Friday, November 29, 2013

Kick start, carbureter make a Royal Enfield C5 "vintage"

This Royal Enfield C5 really does look like a motorcycle of the 1950s.
Lots of owners add "vintage" accessories to make their Royal Enfields look older than they are, but few go to the trouble Maciej of Warsaw, Poland did.

This Royal Enfield enthusiast changed the look of his 2010 C5, eliminating the nacelle and fitting a period tail light structure and lights. It looked great.

That was just the beginning.

"I started with some cosmetic changes to make it look more like early '50s models but this was not enough," Maciej wrote.

"I missed something in the experience. I was fortunate enough to find guys in the town who are not afraid of serious work and they are also RE enthusiasts, so in stages kick start was added, Amal carb replaced EFI stuff, electric starter was removed, big bore kit installed, new exhaust fabricated and fitted, etc.

"It ended up as a genuine ‘modern classic’, and while one could say this was a step backwards, I’m delighted with the outcome; after some teething problems it’s an absolutely fantastic bike to own and ride a daily basis."

Early Royal Enfield C5 Bullets came with electric start only. Customer demand forced the factory to add the kick start on the production line but it was not an option owners who didn't have it could retrofit.

Maciej bought his C5 in early 2011, as a compromise between the genuine vintage machines he admired and a reliable modern motorcycle he could ride daily. Even before it left the dealer he chose cosmetic modifications to make it look older.

"But as it turned out all of it could not help the fact that I started to be bored with the simplicity of starting it with a button; also I discovered I would prefer it to be more ‘mechanical.’ Too many computers in our lives! I know this sounds weird but this is how it was; it’s about feelings."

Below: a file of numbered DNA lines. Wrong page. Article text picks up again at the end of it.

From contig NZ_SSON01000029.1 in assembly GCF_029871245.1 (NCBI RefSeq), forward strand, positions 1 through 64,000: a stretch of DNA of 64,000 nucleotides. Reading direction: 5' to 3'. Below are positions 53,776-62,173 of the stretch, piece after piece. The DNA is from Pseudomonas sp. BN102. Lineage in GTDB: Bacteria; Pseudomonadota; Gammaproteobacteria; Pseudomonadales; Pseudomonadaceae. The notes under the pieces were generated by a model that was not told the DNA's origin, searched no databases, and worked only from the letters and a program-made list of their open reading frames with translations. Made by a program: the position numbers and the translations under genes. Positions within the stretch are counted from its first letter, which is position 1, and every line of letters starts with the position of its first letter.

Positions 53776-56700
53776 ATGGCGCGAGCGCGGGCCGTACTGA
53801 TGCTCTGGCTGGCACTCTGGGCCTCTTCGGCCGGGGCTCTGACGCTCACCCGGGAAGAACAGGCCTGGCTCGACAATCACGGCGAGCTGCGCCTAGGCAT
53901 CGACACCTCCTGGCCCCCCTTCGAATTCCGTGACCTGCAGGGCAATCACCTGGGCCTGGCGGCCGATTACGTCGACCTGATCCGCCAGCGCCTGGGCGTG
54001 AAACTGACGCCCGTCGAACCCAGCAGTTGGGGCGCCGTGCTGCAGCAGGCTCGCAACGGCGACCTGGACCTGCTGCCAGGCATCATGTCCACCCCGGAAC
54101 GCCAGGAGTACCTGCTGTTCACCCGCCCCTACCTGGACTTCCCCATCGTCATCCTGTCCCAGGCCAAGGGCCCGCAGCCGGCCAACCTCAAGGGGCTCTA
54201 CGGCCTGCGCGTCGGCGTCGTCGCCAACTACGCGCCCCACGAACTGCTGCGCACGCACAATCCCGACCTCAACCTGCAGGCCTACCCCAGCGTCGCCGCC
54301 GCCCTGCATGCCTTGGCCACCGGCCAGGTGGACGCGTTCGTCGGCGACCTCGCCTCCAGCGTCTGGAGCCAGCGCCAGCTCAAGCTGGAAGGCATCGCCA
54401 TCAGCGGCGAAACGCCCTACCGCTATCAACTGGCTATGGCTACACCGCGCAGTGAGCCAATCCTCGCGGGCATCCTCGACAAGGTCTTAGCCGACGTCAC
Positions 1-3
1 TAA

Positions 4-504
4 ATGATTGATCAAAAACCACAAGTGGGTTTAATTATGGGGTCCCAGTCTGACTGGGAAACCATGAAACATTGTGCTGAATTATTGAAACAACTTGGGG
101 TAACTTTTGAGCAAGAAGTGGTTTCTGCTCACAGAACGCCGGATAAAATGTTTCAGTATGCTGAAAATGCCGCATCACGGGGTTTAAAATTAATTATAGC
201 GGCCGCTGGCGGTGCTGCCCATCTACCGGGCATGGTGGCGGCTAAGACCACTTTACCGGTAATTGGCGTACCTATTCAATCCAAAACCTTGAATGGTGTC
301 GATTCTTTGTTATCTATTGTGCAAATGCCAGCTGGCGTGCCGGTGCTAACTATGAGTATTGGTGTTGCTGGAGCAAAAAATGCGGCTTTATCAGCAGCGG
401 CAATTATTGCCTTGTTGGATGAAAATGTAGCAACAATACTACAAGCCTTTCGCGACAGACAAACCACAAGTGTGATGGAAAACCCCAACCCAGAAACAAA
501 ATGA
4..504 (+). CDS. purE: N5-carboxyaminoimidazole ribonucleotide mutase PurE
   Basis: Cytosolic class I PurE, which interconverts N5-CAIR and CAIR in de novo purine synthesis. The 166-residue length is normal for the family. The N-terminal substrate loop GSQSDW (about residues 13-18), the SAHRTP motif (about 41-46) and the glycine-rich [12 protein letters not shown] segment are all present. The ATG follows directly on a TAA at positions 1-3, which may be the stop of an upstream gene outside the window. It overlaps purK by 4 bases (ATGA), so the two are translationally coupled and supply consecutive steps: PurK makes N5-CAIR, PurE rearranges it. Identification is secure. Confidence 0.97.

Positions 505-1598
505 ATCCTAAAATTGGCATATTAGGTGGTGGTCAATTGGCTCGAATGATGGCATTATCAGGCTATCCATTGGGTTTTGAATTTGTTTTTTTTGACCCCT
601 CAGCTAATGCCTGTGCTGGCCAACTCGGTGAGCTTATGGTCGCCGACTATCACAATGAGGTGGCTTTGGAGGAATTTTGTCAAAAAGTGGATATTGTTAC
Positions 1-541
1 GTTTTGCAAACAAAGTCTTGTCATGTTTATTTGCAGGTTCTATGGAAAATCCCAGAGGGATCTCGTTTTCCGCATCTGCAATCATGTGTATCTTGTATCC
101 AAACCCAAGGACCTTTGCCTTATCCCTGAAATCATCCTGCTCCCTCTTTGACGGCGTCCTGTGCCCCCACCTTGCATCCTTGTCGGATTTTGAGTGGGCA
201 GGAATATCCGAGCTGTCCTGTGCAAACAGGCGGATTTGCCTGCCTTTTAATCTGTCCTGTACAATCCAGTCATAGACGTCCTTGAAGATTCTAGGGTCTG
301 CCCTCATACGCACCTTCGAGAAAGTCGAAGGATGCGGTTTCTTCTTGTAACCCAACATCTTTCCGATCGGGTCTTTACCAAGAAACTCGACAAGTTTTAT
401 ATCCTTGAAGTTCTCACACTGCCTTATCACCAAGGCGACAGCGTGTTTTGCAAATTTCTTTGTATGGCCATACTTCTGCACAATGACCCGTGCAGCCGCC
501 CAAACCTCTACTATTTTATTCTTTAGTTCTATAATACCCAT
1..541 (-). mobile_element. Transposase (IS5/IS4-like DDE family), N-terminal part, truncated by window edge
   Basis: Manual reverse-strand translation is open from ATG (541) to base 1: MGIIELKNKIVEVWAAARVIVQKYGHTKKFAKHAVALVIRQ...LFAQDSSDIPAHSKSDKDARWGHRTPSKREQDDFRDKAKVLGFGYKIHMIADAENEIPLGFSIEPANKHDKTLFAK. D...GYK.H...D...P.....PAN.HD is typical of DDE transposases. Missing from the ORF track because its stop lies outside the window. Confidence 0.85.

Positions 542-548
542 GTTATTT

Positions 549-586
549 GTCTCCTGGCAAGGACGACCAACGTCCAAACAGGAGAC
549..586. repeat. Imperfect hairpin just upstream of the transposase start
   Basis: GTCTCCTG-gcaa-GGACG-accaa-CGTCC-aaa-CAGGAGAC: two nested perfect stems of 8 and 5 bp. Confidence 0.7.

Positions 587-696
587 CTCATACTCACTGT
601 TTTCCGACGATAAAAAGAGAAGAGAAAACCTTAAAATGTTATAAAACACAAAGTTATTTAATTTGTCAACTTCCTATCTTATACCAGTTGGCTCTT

Maciej's C5 with vintage look but still with fuel injection and without a kick start.
Compare it with the stock photo below.
Trading his C5 for a newer one with kick start would have sacrificed the modifications already made. And so it began.

"After I came to the decision to go radical, then no obstacles could stop me, although identifying and then obtaining correct parts was a nightmare indeed.

"Hitchcocks helped as they could but they were not sure themselves what needs to be installed; also they sent me some parts they thought OK while in reality they weren’t, for which I don’t blame them at all — they admitted at some stage they tried to develop a kick start conversion kit themselves but they gave up as it was too complex to be practical.

"Anyway, you could imagine the frustration when we discovered the kick start shaft they’d sent was a B5 part, which was 3-to-4cm too short. This we realized after the crankcase was assembled.

"I think this gives you a flavor of what it was. There were also many other lessons to learn with the carb conversion.

"The Polish Royal Enfield dealer also helped a lot in sourcing the right parts, although getting things from India could take some time. And of course without the clever guys at garage nothing would really happen.

"Yes it was frustrating, yes it was costly and time-consuming, and yes I think it was worth it."


  1. Maybe he can tell us more about adding the kickstart? In discussions I have read it is quite complicated.

  2. Yeah. Some close up photos will help too.

  3. This comment has been removed by the author.


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